Dodgers to acquire Aroldis Chapman from Reds

That’s one way to help make up for Zack Greinke‘s departure. The Dodgers on Monday agreed to a trade with the Reds to acquire Aroldis Chapman. Chapman is one of baseball’s best pitchers, and now he’ll team with Kenley Jansen to form baseball’s best 1-2 punches at the end of a game.

If you don’t know who Chapman is, I’m sorry. You’ve missed a lot of life. He’s a flamethrowing left-hander who is one of the game’s most intimidating pitchers. His fastball has averaged more than 100 MPH the last two seasons. Just take a look at this list to see who threw the fastest pitches in the majors in 2015. Insane. Also, this from Daniel.

Oh, and I guess he throws a slider and changeup, too, but no one really cares about that. All kidding aside, the two pitches are also better-than-average offerings.

If there’s one knock on Chapman’s game, it’s his command. He owns a career 4.4 walks per nine inning rate, and it has been 4 or higher the last three seasons. Despite that, he has still posted a 2.05 ERA, 1.82 FIP and 186 ERA+ in the last three seasons. And since his MLB debut in 2010, only Craig Kimbrel (12.9) has posted a better fWAR than Chapman (11.4).

He seems kind of like a luxury at this point, but the Dodger bullpen (which wasn’t as terrible as the media would have you believe) could always use elite arms. Any bullpen could.

There is something to be said about two elite closers pitching for the same team in their walk years: It’s a good thing. I cannot get behind the fact there would be conflict or some tension. But we’re talking about saves here. If there’s any organization that doesn’t believe in the stat, it’s LA. Also, Daniel makes good points.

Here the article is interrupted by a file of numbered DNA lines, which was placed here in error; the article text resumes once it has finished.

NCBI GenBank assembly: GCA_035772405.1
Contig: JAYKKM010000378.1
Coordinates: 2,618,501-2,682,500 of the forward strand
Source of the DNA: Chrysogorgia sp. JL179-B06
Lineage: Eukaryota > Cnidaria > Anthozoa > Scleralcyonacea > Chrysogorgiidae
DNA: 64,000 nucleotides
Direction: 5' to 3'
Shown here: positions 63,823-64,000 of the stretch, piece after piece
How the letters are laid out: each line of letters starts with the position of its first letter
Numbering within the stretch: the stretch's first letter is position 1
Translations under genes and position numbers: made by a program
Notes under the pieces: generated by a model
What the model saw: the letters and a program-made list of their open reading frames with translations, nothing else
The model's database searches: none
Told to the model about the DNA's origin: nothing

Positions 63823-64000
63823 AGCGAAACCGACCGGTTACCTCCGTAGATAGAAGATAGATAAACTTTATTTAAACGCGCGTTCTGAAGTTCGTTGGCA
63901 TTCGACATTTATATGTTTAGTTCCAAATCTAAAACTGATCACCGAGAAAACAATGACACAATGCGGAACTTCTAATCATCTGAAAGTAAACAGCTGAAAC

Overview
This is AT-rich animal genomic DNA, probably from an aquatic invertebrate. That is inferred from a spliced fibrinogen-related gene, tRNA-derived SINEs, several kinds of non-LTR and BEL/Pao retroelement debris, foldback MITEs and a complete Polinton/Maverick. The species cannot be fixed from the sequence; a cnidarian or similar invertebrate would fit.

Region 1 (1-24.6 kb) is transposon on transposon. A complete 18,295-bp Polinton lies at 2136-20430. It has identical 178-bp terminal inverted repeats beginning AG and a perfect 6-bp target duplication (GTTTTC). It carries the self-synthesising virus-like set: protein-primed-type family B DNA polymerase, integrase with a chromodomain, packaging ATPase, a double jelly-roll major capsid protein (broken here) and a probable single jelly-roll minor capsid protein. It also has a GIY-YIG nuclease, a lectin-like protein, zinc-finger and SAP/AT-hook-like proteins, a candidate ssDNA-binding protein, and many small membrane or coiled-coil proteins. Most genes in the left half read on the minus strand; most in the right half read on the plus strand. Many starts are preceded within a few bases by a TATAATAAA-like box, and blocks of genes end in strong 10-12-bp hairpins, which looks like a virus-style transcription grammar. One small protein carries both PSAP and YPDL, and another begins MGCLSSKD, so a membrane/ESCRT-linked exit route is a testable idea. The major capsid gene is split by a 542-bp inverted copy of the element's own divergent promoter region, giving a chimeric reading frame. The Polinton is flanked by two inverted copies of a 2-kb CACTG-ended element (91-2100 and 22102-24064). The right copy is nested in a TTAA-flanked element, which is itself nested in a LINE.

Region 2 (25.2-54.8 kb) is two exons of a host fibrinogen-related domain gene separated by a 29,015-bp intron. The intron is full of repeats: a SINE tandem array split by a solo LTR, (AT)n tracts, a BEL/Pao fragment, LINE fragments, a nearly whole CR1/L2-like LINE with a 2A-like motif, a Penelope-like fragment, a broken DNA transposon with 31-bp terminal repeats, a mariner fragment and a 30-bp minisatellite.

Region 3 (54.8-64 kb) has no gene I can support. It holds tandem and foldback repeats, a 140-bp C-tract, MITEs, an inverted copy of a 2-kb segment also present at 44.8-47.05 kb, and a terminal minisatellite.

Right. Darren O’Day got a 4-year, $31 million deal from Baltimore, and he had exactly six saves in 2015. To claim Chapman and/or Jansen would need to close to get paid big bucks next offseason is absurd. Baseball is changing, an this is part of the change. Pitching in high leverage is far, far, far more valuable than pitching in a save situation. Sometimes they’re one in the same, sometimes they’re not. Either way, having both Chapman and Jansen is only a good thing for the Dodgers. Unless a team is willing to give up a legitimate front-line starter for one of them, trading one of them makes less than no sense.

Then, there’s this.

I get it. No one wants to lose their job. There are egos at play. But it needs to be looked at differently by Jansen and all players, really.

Pitchers are creatures of habit. I get that. But these guys are also getting paid eight-figure salaries. It shouldn’t matter when they pitch. Just go out there and do the job you’re getting paid to do. That might sound simplistic to some, but it is, in fact, the new reality. Every team employs folks who use advanced statistics. They know saves are virtually meaningless. Chapman and Jansen are going to get upwards of $12-15 million per season for the next handful of years no matter if they have 50 saves or five saves.